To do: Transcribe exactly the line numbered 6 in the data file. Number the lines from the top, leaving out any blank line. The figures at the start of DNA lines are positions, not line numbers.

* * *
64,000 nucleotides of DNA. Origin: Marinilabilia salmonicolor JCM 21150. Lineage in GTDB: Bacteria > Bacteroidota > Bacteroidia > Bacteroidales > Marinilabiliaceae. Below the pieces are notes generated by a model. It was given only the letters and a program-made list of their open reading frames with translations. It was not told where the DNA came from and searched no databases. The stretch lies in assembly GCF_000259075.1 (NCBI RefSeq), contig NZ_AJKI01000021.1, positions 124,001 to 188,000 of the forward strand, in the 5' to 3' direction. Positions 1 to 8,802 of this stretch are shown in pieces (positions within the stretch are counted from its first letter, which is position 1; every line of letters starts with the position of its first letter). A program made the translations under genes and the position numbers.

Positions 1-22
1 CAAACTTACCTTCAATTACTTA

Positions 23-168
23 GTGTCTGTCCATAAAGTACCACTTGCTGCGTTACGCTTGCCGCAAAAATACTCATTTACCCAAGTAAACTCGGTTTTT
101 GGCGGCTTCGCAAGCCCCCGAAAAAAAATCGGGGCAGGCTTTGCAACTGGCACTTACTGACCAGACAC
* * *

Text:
101 GGCGGCTTCGCAAGCCCCCGAAAAAAAATCGGGGCAGGCTTTGCAACTGGCACTTACTGACCAGACAC